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An update to practice guidelines on the management of unstable angina and a related form of heart attack known as non-ST-segment elevation myocardial infarction has been released by the American College of Cardiology and the American Heart Association.
An update to practice guidelines on the management of unstable angina and a related form of heart attack known as non-ST-segment elevation myocardial infarction has been released by the Bethesda, MD-based American College of Cardiology and the Dallas-based American Heart Association. The new guidelines update a previous version released a little over a year ago.
"We've learned more in a year about unstable angina and NSTEMI than we did in the preceding 20 years," said Eugene Braunwald, faculty dean for academic programs at Harvard Medical School. "The clinical landscape has changed substantially."
In previous guidelines, abciximab, one of a family of medications known as glycoprotein IIb/IIIa inhibitors, played a prominent role, but in the new guidelines, its use is ruled out except in patients having an invasive procedure such as balloon angioplasty or stenting. The guidelines also downgrade - though still deliver a positive rating to - the use of two other glycoprotein IIb/IIIa inhibitors, eptifibatide and tirofiban, in high-risk patients who will be treated with medication only. The document casts doubt, however, on their value in lower-risk patients.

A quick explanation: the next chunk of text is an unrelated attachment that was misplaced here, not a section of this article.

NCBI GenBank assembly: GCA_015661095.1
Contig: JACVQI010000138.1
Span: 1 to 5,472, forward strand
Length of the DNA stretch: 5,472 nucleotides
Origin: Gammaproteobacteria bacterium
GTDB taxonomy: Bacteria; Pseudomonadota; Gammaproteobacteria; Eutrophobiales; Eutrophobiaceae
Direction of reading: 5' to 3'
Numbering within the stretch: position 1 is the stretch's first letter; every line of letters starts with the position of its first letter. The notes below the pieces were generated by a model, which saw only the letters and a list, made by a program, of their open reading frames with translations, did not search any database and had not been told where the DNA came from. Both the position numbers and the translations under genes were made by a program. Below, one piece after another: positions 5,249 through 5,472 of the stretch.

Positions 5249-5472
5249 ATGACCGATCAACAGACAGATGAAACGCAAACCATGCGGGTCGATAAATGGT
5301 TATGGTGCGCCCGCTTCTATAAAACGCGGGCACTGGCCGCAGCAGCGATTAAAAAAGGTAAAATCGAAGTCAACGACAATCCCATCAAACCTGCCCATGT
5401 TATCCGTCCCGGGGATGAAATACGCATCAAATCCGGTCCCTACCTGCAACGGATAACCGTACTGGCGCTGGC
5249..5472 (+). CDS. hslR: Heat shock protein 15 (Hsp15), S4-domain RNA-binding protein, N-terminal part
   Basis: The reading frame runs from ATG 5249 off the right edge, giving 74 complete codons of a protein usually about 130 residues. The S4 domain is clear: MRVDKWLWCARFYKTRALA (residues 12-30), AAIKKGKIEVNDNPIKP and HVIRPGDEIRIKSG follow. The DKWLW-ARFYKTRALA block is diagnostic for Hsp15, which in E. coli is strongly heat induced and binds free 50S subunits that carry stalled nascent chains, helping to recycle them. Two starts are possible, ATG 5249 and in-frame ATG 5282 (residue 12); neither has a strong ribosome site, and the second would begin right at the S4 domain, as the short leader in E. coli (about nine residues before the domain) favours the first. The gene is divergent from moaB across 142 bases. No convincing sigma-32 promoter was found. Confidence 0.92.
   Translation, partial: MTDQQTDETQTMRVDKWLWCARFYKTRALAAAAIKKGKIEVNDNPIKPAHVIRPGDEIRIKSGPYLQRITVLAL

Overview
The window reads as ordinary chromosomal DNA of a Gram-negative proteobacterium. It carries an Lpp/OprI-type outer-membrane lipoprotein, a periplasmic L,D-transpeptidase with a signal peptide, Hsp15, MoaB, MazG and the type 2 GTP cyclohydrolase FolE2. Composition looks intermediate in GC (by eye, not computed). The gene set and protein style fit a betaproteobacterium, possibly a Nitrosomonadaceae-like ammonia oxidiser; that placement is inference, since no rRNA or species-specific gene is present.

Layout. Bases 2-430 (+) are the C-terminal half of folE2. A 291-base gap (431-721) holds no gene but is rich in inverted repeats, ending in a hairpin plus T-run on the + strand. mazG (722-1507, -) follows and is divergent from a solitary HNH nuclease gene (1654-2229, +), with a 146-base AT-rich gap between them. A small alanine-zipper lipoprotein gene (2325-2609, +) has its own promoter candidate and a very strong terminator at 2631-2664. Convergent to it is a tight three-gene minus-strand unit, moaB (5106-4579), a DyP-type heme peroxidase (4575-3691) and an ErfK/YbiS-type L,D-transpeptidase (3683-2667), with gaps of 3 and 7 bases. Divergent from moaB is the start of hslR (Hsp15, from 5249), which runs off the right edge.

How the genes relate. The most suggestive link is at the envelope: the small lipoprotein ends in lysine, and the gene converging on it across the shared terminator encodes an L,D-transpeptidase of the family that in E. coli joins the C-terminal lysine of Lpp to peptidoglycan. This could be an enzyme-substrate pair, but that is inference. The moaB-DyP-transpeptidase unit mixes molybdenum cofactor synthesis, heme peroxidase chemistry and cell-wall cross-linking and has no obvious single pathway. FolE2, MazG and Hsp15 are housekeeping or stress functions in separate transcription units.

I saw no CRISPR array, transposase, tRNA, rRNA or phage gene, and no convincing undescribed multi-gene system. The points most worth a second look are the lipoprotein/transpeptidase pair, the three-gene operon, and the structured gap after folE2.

By comparison, clopidogrel, a member of a different family of anti-clotting medications, receives a strong vote of confidence in the new guidelines. They recommend that, in addition to aspirin and heparin, nearly all patients with unstable angina and NSTEMI receive clopidogrel, which inhibits the ability of platelets to bind blood cells into clots.
Another important change in the guidelines is their strong recommendation that shortly after admission, high-risk patients have cardiac catheterization, a procedure in which the coronary arteries are examined by X-ray after injection of a special dye. This clinical strategy has been the subject of controversy - and conflicting studies - for many years. The latest research tipped the balance in favor of the invasive approach, which can aid in gauging patient risk and deciding whether angioplasty, stenting or bypass surgery is needed.
Finally, the guidelines also recommend statins for patients with elevated blood levels of low-density-lipoprotein cholesterol, as these medications appear to reduce the risk of having another episode of unstable angina. Starting the statin early appears to be crucial to success, according to Braunwald: "If statins are started in the hospital, the chances that the patient will still be taking the medication six months or a year later are so much better." PR